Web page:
Announcing CosmosDB.Net 3.0 library

I’m incredibly proud to announce the release of the latest version of my CosmosDB .NET library.

The new version is a library that helps development against an Azure Cosmos DB database - SQL or Graph. It is a wrapper over the latest stable official Azure Cosmos DB .NET SDK Version 3.0 as well as the Gremlin.NET driver.

Here are some of the highlight features:

  • model annotations so you don’t have to create artificial properties in your model to handle Ids, Partition Keys and Labels.
  • mix SQL and Graph calls when working against a Gremlin enabled Azure Cosmos DB container.
  • fast parallel inserts/upserts with TPL Dataflow for bulk inserting.

Check it out on GitHub (https://github.com/alexdrenea/CosmosDb.Net) or get it from NuGet (nuget install CosmosDB.Net)and let me know what you think. Feedback is welcomed either in comments or on GitHub.

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Simplify bearer token auth flow in Postman

If you’re developing API’s chances are you are using Postman to test or debug them.
If not, you should totally consider giving it a try, it’s possibly the best productivity tool out there in terms of playing with APIs either developed by you, or someone else.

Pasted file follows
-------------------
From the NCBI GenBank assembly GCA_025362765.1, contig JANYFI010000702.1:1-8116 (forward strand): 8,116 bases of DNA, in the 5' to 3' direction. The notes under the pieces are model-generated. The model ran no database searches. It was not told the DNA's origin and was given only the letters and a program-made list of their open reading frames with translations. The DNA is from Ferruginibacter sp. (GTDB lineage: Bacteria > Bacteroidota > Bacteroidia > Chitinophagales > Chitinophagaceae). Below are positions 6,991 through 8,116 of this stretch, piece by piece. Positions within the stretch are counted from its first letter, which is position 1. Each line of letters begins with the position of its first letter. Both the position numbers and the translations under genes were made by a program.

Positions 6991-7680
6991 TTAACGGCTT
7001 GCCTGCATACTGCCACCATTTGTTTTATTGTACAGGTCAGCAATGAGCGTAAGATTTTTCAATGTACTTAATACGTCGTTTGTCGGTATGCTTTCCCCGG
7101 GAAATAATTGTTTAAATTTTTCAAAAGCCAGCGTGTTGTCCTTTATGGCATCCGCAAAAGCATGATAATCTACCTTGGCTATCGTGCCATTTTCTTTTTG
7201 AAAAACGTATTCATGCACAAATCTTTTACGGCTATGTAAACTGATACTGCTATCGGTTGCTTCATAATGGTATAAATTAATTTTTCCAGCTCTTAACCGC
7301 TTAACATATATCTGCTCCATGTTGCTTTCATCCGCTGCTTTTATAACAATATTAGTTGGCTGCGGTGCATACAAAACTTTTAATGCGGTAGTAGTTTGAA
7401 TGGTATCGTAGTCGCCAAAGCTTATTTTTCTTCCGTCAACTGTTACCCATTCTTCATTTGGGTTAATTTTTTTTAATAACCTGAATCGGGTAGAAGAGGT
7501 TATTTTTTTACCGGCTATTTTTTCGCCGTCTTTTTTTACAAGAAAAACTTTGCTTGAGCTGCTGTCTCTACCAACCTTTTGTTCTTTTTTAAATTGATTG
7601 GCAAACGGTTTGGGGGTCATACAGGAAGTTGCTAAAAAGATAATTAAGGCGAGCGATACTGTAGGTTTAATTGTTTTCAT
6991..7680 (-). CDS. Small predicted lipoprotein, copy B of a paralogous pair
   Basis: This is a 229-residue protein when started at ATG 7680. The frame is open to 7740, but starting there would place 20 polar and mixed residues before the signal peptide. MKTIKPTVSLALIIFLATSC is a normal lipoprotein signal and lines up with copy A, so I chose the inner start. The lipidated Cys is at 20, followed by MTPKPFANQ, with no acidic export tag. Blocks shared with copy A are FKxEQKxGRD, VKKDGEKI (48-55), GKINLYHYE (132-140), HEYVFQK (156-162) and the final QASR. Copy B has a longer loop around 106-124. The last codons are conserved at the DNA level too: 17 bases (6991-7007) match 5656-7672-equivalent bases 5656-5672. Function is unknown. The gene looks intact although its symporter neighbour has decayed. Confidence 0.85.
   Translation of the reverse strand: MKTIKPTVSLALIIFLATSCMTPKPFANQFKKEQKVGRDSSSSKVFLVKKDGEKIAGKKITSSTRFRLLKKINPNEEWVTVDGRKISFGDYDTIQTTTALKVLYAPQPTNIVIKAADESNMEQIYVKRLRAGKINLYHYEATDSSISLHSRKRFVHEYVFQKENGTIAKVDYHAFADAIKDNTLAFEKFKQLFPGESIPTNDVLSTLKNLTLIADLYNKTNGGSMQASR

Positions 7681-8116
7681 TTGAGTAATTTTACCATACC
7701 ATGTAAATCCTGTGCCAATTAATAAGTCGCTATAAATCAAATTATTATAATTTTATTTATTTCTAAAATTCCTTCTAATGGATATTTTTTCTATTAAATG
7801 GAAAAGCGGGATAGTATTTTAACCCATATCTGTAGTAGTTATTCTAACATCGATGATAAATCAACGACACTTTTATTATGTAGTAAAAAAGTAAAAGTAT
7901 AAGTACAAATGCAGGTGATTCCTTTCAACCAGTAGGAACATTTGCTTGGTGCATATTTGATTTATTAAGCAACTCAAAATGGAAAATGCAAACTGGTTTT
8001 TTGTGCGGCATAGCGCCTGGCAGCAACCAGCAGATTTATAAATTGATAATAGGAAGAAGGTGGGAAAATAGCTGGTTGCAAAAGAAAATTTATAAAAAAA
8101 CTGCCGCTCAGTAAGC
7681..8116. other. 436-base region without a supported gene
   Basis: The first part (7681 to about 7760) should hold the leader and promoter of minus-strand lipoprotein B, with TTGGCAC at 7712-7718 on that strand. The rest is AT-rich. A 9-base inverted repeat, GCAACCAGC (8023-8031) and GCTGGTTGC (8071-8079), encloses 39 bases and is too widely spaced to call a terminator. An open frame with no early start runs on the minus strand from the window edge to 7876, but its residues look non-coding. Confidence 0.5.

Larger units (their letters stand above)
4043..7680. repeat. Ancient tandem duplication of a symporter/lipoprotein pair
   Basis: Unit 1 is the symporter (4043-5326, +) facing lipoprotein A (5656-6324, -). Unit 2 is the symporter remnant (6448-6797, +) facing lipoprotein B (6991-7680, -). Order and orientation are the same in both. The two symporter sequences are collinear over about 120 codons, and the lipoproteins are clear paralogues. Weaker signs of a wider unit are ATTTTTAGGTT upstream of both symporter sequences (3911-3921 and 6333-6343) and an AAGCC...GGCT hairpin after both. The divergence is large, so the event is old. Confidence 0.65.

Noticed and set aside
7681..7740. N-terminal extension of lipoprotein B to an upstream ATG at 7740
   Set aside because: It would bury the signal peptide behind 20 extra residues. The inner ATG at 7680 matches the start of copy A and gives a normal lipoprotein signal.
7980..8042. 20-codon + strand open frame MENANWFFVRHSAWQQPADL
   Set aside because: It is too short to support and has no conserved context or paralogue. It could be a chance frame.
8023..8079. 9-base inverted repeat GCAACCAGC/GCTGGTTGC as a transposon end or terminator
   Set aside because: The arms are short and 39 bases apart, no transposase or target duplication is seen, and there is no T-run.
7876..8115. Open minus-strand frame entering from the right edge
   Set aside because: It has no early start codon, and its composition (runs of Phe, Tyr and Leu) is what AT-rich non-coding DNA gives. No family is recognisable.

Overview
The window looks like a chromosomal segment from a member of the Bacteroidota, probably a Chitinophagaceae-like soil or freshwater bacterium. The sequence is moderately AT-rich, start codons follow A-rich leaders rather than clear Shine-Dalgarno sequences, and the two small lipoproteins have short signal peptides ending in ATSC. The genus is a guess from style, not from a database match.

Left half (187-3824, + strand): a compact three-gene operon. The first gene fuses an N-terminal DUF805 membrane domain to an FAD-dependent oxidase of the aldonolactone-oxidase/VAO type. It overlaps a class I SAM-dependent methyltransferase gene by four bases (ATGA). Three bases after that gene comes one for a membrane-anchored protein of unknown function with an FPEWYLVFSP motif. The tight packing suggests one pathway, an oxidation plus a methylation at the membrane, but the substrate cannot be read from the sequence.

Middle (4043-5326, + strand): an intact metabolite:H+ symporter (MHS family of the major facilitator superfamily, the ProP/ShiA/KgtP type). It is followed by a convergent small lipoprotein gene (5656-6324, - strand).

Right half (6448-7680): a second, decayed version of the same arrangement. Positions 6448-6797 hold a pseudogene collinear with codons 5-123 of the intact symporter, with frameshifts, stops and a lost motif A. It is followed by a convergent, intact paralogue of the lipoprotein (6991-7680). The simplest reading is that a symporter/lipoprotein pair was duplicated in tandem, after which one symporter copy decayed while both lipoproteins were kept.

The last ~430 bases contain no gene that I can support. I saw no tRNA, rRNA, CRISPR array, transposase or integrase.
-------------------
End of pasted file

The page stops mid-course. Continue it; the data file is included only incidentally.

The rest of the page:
In this article I want to present you a flow that you can use when working with APIs that require a bearer token for authentication.

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Scaling an Azure Cosmos Db instance with Azure Automation

I wrote before about the need to be able to automatically scale your CosmosDB collections in an attempt to maximize performance while keeping cost at a minimum.

In that article I presented more of a “code-first” solution that you could deploy and use outside the Azure Portal, as a stand-alone tool.

This time, I’m exploring another option, that ties into some preexisting tools that Azure offers - Azure Automation

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5 things you (probably) didn't know about CosmosDB

The more I learn about CosmosDB the more I discover new things that are amazing about it… Today I learned something new (see 2. below) and I wanted to compile and share a list of things that I found interesting and maybe not common knowledge about CosmosDB.

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Announcing CosmosDB Scheduler